• Ali Baba-Bound has scenes referring to one of Ali Baba's men who has a bomb strapped to his head as a member of the "suicide squad".
    • Polar Pals has a scene of a hunter shooting his machine gun at a penguin, leaving bullet holes in the penguin's shadow, which dramatically dies as the penguin himself watches in horror.
  11. Some of the jokes can drag on for way too long (with "Cross Country Detours" being the worst offender).

Good Qualities

  1. Midway into this era, Friz Freleng came back to produce new cartoons, thus saving the series.
    • Just like the Buddy era, without this era, we wouldn't have one of the most two memorable characters, Elmer Fudd and, of course, Bugs Bunny himself.
    • Though Tex Avery still continue to produce travelogue cartoons after this era, he also begin to direct some other non-travelogue cartoons which are great as well such as the Bugs Bunny cartoons, "The Crackpot Quail", "Of Fox and Hounds", amongst others until his departure to MGM in 1941.
      • By 1941, Bob Clampett is finally released from Leon Schlesinger's obligation of only being allowed to direct black-and-white Porky Pig Looney Tunes cartoons beginning with "Goofy Groceries" (1941) where he was finally allowed to direct color Merrie Melodies cartoons like the other Warner directors, and later is supplied with higher budgets from Tex Avery's unit following Avery's departure from the studio in 1941, hence enabling Clampett to direct better Looney Tunes cartoons for the first time since 1937-1938 with great cartoons such as "Bugs Bunny Gets the Boid" (1942), "Horton Hatches the Egg" (1942), "A Tale of Two Kitties" (1942), "The Hep Cat" (1942)(the first ever Looney Tunes cartoon produced in color), amongst others.
        • By 1942, Chuck Jones would eventually learn from his mistakes and therefore started to direct much funnier and better cartoons starting with "The Dover Boys".
          • By 1943, Frank Tashlin returned to Warner Bros. using Bob Clampett's old unit (having taken over from Norm McCabe, a fellow animator from Bob Clampett's unit who briefly took over Clampett's old unit between 1941-1943 producing only black-and-white Looney Tunes cartoons) where he directed some great and funny Looney Tunes cartoons which are a huge step up from his previous work from before 1938 such as "Porky Pig's Feat", "The Unruly Hare", "A Tale of Two Mice", "Behind the Meatball", amongst others until his departure from Warner Bros. to direct live-action films in 1945, cause Robert McKimson using Tashlin's unit.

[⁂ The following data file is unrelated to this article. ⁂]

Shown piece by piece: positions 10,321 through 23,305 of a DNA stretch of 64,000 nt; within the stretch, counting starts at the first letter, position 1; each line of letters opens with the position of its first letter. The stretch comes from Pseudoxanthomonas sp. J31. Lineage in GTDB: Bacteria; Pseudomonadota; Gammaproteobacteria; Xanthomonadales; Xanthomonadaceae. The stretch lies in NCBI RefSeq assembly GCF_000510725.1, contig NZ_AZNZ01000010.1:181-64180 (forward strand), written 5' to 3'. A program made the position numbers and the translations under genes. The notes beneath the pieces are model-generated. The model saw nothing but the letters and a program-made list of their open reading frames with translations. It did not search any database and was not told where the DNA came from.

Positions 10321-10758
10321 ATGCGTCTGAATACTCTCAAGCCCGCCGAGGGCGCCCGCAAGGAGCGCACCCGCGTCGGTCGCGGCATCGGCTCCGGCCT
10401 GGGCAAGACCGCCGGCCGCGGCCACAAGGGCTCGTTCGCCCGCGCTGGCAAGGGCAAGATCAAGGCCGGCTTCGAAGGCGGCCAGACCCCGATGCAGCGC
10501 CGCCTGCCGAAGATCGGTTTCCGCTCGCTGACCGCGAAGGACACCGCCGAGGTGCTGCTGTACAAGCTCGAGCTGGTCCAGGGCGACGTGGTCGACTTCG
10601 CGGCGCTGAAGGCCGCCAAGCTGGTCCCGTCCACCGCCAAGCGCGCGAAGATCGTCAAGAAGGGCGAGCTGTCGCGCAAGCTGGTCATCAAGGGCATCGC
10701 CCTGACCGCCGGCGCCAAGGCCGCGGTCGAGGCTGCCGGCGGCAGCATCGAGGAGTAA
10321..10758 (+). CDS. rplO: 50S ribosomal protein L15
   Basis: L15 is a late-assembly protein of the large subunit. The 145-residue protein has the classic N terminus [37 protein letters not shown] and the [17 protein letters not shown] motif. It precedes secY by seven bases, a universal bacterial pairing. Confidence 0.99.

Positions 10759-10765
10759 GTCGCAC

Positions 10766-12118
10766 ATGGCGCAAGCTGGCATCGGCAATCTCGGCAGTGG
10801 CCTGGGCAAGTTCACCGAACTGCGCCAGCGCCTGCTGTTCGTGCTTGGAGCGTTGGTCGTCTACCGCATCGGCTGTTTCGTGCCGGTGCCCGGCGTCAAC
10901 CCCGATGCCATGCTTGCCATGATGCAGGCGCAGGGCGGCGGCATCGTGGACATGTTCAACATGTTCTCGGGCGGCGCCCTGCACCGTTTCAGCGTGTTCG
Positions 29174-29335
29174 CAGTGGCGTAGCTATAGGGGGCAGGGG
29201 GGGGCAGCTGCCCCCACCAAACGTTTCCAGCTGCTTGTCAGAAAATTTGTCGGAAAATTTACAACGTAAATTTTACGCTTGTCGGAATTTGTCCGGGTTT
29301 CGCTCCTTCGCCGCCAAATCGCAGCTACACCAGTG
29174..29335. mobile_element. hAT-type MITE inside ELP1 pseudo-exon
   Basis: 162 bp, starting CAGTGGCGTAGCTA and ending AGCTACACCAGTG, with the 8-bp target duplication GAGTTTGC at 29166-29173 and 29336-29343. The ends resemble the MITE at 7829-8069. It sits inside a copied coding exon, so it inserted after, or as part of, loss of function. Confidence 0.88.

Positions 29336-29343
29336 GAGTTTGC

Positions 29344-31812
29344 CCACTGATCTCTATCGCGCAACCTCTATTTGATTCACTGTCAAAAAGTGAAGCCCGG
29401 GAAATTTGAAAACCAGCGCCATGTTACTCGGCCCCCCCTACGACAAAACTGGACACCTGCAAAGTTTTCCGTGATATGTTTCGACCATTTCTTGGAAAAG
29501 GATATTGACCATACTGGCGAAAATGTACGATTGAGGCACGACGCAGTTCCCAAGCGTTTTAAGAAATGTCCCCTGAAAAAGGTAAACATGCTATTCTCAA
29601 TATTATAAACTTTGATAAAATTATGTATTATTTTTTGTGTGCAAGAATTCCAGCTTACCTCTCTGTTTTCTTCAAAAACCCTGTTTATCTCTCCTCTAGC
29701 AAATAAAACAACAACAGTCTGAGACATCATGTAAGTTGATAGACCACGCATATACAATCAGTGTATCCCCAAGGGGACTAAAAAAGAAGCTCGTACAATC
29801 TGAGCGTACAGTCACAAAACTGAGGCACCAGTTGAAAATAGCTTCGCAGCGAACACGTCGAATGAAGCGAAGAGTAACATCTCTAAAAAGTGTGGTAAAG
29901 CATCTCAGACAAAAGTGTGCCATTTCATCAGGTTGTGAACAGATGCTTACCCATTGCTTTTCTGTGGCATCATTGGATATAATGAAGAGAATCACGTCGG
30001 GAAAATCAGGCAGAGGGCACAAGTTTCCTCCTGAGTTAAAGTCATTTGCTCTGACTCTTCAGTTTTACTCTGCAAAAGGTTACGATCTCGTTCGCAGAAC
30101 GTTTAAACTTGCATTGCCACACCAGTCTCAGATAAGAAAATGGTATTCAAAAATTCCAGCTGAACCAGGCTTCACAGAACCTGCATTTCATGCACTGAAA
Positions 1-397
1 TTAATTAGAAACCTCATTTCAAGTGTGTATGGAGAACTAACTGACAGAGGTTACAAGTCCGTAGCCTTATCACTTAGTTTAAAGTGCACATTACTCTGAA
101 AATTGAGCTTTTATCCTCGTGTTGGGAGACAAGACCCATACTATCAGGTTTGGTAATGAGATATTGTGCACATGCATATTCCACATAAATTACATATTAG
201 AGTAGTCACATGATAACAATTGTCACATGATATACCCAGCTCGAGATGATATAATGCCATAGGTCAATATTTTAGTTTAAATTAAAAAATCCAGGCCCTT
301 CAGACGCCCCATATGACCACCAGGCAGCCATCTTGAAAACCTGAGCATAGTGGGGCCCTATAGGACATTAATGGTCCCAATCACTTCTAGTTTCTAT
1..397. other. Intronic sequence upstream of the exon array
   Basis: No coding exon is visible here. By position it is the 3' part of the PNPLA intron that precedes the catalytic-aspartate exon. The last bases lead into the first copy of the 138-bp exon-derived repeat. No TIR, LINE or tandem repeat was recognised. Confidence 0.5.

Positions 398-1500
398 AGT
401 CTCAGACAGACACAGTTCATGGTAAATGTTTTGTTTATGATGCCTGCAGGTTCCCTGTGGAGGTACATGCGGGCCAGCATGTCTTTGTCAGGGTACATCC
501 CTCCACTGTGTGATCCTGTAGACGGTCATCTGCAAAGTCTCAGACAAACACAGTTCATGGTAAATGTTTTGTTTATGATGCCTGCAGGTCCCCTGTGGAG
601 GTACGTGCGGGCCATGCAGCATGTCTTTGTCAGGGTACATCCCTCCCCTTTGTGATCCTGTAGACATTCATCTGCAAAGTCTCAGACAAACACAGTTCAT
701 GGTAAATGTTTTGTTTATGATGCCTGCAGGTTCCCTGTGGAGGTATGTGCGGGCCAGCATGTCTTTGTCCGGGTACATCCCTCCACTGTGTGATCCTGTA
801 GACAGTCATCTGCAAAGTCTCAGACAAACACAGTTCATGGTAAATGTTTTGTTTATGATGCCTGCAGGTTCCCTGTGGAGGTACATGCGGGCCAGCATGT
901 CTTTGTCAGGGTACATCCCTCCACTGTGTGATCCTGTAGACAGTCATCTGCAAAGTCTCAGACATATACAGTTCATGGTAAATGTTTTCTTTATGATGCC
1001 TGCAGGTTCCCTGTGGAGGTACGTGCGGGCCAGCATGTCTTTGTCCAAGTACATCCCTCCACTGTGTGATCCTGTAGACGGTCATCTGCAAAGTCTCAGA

2. There are still plenty of great, decent, or passable shorts from this period (especially from Bob Clampett and Friz Freleng):
    • "A Wild Hare" (Which started Bugs Bunny’s career on a high note)
    • "The Lone Stranger and Porky"
    • "You Ought to Be in Pictures" (the first ever animation/live-action hybrid cartoon in the Looney Tunes franchise)
    • "Dangerous Dan McFoo"
    • "Porky's Tire Trouble"
    • "Hamateur Night" (the best cartoon this era has to offer in the year 1939)
    • "Polar Pals"
    • "Detouring America"
    • "Thugs with Dirty Mugs"
    • "Scalp Trouble"
    • "Jeepers Creepers"
    • "Naughty Neighbors" (which ended Petunia Pig's career on the okay note)
    • "The Film Fan"
    • "The Bear's Tale"
    • "Porky's Poor Fish" (despite having a mean-spirited ending)
    • "A Gander at Mother Goose"
    • "Little Blabbermouse"
    • "Porky's Baseball Broadcast"
    • "Cross-Country Detours"
    • "Patient Porky" (which ended this era on a high note)
      • While Chuck Jones, Ben Hardaway, and Cal Dalton weren't as good as the other directors like Bob Clampett, Tex Avery, and Friz Freleng during this era; they did have their share of decent shorts as well; among those include;
        • "Robin Hood Makes Good"
        • "Prest-O Change-O" (which finally give Happy Rabbit his comeuppance)
        • "Bars and Stripes Forever"
        • "Daffy Duck and the Dinosaur"
        • "Old Glory"
        • "Snowman's Land"
        • "Hare-um Scare-Um"
        • "The Little Lion Hunter"
        • "Tom Thumb in Trouble"
        • "Ghost Wanted"
    • Likewise, while they are not the best shorts, "The Good Egg", "A Day at the Zoo", "Naughty But Mice", "Africa Squeaks" are still passable at best, even if some of those are forgettable shorts.